Elvis Costello would seem to have little to be angry about these days. The 48-year-old singer-songwriter was inducted into the Rock and Roll Hall of Fame earlier this year and, more recently, he announced his engagement to jazz goddess Diana Krall.
So why the melancholia that drenched Monday's otherwise impressive performance at Wolf Trap's Filene Center?
The concert's somber tone let Mr. Costello plumb his songbook for lesser known numbers such as "I Wanna Be Loved" and "My Dark Life."
Early career crowd-pleasers such as "Alison," "(The Angels Wanna Wear My) Red Shoes" and "Accidents Will Happen" didn't make the cut, nor did many other concert mainstays.
With no new album to plug, the singer seemed to feel little pressure to cater to the expectations of his audience, which nonetheless cheered him on unreservedly. And why not? They've followed him from punk rock to country to collaborations with the Brodsky Quartet and Burt Bacharach. What's one more curveball among old friends?
Mr. Costello wasted no time entering into the spirit of the Beltway, pointedly opening his set with a snippet from the Dixie Chicks' hillbilly romp, "White Trash Wedding."
At a music industry dinner in Beverly Hills in May, Mr. Costello had defended the country music trio after the musicians landed in hot water when lead singer Natalie Maines denounced President Bush at a concert in England.
The social commentary didn't stop there.
Mr. Costello then launched into Mose Allison's "Everybody's Cryin' Mercy," emphasizing a few key phrases, lest there be any doubt where he stands on American and British military intervention in Iraq.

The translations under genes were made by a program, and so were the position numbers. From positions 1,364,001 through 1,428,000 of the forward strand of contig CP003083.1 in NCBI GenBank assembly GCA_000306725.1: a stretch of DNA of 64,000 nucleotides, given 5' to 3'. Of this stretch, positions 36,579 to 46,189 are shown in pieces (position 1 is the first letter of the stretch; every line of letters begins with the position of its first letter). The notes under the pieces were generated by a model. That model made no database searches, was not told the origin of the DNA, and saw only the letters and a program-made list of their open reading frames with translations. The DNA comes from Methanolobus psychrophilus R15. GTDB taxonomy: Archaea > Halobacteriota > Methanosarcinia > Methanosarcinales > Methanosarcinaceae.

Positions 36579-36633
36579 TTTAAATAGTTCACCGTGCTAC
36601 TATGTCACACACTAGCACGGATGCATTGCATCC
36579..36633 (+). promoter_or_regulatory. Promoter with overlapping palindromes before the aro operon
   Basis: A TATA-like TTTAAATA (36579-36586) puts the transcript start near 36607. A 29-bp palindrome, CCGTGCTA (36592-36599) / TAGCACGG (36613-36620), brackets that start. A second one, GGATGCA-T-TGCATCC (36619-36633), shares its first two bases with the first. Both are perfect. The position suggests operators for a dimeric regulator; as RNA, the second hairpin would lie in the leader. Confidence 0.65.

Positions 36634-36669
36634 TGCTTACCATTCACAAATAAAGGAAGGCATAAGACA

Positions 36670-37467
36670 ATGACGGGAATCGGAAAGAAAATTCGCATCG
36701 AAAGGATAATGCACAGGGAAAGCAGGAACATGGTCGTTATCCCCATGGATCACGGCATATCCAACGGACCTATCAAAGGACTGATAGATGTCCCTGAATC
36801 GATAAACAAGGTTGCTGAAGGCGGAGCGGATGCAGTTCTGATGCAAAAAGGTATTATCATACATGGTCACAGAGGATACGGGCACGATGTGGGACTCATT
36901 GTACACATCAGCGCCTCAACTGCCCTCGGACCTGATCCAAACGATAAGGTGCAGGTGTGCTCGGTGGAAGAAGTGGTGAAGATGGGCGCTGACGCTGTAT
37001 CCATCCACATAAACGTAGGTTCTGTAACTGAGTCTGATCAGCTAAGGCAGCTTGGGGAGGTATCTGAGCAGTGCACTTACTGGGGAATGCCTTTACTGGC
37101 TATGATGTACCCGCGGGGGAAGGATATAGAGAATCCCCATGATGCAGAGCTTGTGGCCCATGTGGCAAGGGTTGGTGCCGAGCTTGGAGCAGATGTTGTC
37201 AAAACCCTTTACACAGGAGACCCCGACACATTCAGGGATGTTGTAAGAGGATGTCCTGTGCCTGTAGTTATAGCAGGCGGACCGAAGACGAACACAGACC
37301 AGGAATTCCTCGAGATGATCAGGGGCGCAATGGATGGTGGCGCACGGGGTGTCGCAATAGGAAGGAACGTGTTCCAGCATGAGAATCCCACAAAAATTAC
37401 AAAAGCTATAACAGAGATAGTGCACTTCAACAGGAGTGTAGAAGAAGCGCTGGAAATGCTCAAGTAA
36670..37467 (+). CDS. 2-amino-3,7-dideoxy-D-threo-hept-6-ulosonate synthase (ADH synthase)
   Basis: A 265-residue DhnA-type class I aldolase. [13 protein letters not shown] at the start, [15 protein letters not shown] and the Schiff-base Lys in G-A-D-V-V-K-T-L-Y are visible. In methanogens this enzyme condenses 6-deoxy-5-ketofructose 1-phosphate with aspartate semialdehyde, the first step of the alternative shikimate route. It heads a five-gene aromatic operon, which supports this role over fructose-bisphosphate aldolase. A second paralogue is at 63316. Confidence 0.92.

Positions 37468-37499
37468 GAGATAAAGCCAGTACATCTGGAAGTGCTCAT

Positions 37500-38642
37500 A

"Everybody's crying peace on earth, just as soon as we win this war," he sang, his nasal delivery at full blast.
Packed into a charcoal suit as gray as his mood, Mr. Costello was supported by the Imposters. Two of the band's three members — drummer Pete Thomas and keyboardist Steve Nieve — are holdovers from the Attractions, the crack band that backed him during his most creatively successful years and who entered the rock hall of fame with him. Their musical chemistry permitted Mr. Costello to freely reinterpret much of his material.
"(I Don't Want to Go to) Chelsea" bristled, while "Watching the Detectives" gained a fresh glow from its bluesy makeover.
Some of his tinkering proved inspired. He turned "Toledo," the most melodic of his recordings with Mr. Bacharach, into a wrenching ballad that ended with the instruments fading and his voice diminished to a lover's breathy whisper.
Lesser known but worthy songs such as "Clubland" and "So Like Candy," as bitter a love song as the singer could pen, filled out the set list.
The results were mixed the few times he tried to goose up the evening. The concert's overall tempo shifted so often it left fans unsure if they should be on their feet or in their seats.
"Pump It Up" lacked vigor, although, paradoxically, the listless performance showed just how structurally sound the raveup remains.
A few songs meandered aimlessly, and Mr. Costello dispensed entirely with stage banter or other interaction with the audience during this sometimes self-indulgent and self-important show.
Nick Lowe's much-covered "(What's So Funny 'Bout) Peace, Love and Understanding?" served as the obvious way to cap the evening.
Opener Chris Robinson performed a sound acoustic rock set that bore not a trace of his famous ex-band, the Black Crowes.
His introspective folk, nursed by an imperfect voice, drew mostly from his solo debut, New Earth Mud. He also displayed impeccable taste, covering songs by Ray Charles and Bob Dylan, but his own compositions suffered by comparison.
Like Mr. Costello, he eschewed his past hits, favoring somber numbers less suited to his voice than his full-bodied rock efforts.
Through it all, his lanky frame remained slightly crooked, as if bearing the weight of lofty expectations.
The singer has yet to find his own patch of sunlight outside the twin shadows of the Crowes and his famous missus, Kate Hudson. The crowd's warm response could signal a second chance for Mr. Robinson.